When Snoop Dogg announced that he's a practicing Rastafarian and that he changed his name to Snoop Lion, it left people scratching their heads. But the veteran rhyme-slinger is serious about his newfound spiritual calling and he talks about it in the Oct. 5 issue of The Hollywood Reporter.

In October, Snoop Lion will celebrate a big milestone -- his 40th birthday. In the hip-hop world, he's considered a senior citizen, but the gangsta rap pioneer has maintained his relevance in the rap game when most rappers younger than him have exited.

THR correspondent Shirley Halperin follows Snoop has he invites her into his world of fatherhood, music and blunts. When asked about the controversial photo of him smoking a joint with his 18-year-old son, Corde Calvin Broadus, he scoffs at the notion that he's a bad parent.

"My kids can do whatever the h--- they want," he says. "For me to say otherwise would be hypocritical. A lot of motherf---ers don't have a relationship with their kids, and that's when they get on drugs and have suicidal thoughts and drive drunk. Me and my son is mellow. I'm his father, so I wanna show him the proper way because he looks up to me. What better way to get it than from the master?"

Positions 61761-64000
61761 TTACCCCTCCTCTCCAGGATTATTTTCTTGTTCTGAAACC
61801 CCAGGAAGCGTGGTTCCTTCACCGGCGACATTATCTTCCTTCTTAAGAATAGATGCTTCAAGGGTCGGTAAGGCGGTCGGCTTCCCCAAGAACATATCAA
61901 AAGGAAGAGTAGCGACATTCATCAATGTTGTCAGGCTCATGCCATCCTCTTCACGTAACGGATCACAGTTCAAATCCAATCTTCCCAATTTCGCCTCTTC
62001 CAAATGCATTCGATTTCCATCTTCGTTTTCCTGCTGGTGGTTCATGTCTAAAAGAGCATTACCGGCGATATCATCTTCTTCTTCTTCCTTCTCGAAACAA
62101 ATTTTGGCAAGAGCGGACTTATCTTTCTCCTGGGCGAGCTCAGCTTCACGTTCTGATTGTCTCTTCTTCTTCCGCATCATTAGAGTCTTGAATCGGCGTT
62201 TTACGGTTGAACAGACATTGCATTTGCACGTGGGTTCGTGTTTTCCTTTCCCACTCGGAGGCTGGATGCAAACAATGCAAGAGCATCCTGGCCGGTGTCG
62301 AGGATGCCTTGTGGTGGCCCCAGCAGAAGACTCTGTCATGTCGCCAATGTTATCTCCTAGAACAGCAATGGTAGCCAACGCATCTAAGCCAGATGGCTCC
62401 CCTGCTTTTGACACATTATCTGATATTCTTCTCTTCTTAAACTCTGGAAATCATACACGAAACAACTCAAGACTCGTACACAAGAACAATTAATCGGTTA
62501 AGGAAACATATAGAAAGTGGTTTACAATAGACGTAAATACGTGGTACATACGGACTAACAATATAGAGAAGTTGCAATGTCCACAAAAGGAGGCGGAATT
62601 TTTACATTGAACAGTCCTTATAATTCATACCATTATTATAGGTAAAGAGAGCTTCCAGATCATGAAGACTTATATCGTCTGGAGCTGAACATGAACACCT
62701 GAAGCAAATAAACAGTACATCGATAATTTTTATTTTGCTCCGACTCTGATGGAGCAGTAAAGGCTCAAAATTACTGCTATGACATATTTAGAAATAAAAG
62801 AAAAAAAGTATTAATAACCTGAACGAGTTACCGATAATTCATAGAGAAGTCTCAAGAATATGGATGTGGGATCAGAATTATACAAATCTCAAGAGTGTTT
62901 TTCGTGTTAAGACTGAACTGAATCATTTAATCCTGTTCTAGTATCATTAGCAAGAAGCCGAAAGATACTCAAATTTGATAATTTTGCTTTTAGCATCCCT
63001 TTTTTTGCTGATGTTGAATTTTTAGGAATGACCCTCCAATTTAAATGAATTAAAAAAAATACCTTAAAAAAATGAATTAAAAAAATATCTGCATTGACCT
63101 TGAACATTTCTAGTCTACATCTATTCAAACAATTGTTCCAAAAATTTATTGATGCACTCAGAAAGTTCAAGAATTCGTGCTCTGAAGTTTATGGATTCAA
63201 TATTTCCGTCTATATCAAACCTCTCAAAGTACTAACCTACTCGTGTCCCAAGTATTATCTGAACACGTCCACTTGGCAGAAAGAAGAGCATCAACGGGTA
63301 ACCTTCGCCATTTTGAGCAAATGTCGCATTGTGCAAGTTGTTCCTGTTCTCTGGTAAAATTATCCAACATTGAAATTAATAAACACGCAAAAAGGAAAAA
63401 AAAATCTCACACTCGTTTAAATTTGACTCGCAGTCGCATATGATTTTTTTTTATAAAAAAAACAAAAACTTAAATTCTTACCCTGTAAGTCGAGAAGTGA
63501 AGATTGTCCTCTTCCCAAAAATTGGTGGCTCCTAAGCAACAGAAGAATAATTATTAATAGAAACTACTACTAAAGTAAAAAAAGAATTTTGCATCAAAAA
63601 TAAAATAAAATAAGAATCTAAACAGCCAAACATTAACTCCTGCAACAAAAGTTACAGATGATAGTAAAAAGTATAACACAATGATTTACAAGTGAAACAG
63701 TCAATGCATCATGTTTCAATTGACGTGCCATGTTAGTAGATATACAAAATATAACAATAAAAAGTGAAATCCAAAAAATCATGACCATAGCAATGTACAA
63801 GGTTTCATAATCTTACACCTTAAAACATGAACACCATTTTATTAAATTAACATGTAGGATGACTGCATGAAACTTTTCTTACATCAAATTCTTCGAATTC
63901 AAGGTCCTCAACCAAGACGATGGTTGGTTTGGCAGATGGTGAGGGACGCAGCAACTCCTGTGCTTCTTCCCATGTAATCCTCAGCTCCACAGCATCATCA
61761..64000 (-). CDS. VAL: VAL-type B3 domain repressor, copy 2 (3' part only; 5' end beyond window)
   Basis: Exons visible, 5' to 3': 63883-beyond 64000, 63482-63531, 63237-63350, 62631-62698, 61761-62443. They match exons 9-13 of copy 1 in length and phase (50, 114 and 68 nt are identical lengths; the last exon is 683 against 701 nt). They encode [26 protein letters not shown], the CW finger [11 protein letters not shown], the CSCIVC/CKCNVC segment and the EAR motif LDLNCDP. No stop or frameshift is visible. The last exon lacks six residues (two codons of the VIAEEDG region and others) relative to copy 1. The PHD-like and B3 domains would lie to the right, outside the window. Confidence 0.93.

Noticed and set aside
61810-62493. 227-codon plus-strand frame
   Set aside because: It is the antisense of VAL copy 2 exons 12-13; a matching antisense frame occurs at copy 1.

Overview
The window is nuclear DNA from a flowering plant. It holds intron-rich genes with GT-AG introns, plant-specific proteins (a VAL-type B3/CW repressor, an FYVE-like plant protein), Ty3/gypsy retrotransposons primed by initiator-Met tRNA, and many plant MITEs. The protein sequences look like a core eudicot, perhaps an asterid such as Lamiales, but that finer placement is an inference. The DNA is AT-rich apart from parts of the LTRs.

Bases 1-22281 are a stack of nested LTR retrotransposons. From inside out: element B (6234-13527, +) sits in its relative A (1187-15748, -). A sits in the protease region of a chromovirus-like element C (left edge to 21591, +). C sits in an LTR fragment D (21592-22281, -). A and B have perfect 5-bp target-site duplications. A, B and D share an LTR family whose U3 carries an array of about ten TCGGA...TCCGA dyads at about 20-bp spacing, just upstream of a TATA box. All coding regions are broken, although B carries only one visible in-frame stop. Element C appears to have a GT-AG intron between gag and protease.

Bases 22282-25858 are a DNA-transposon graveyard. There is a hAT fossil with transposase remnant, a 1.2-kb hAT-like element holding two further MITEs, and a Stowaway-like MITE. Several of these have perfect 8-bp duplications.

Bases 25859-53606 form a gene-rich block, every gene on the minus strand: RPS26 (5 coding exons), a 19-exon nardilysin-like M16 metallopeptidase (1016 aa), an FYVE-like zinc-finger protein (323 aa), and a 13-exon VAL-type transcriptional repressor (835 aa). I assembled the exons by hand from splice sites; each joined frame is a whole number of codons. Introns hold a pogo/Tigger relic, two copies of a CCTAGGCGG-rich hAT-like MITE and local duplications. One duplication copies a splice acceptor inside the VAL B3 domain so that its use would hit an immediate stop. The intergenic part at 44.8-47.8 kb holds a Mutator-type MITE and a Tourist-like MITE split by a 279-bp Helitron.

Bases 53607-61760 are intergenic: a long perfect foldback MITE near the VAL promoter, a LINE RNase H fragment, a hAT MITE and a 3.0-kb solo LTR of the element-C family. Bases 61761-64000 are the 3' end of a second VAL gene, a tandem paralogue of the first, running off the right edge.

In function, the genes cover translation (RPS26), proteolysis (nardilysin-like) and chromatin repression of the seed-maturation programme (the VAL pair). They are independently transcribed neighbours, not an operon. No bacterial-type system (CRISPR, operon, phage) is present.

The article also explores Snoop's multiple branding ventures including his online Snoopermarket, his YouTube channel the GGN Network and his cigar brand with Executive Branch. In addition, his documentary, 'Reincarnated,' which chronicles his spiritual pilgrimage to Jamaica and the recording of his reggae album of the same name, recently premiered at the Toronto International Film Festival.

Snoop Lion is also unapologetic about his weed smoking. While some may think pot heads are lazy, the 'La La La' rapper insists it makes him more productive. With over three requests per month to make cameos on other people's songs, Snoop always tries to accommodate those requests for artists, sometimes charging no fee. "I'm not one of those rappers who's like, 'I'm hot right now, give me $100,000,' he tells THR. "It ain't about the money, it's about respect. I try to make it happen because for them to even reach out to me to be a part of their project, I give them mad respect back."

Currently, Snoop Lion is a free agent and is in no rush to release a rap album. Although he prepping his first reggae album, he maintains that he's not abandoning his humbled beginnings with his re-branding as Snoop Lion.

"I'm not denouncing my past because it's part of who I am. I just try to give them ways to avoid it -- a football league, rapping, doing movies, making music," he says. "Some won't become athletes or musicians -- they may only be gangbangers, but I still try to show them the righteous way to use their mind rather than a weapon or violence. They say sticks and stones may break my bones, but words can never hurt me. I heard that years ago, and I still believe it."

The Oct. 5 issue of the Hollywood Reporter, featuring Snoop Lion, will hit newsstands next week.

Watch the Behind-the-Scenes of THR's Snoop Lion Cover Shoot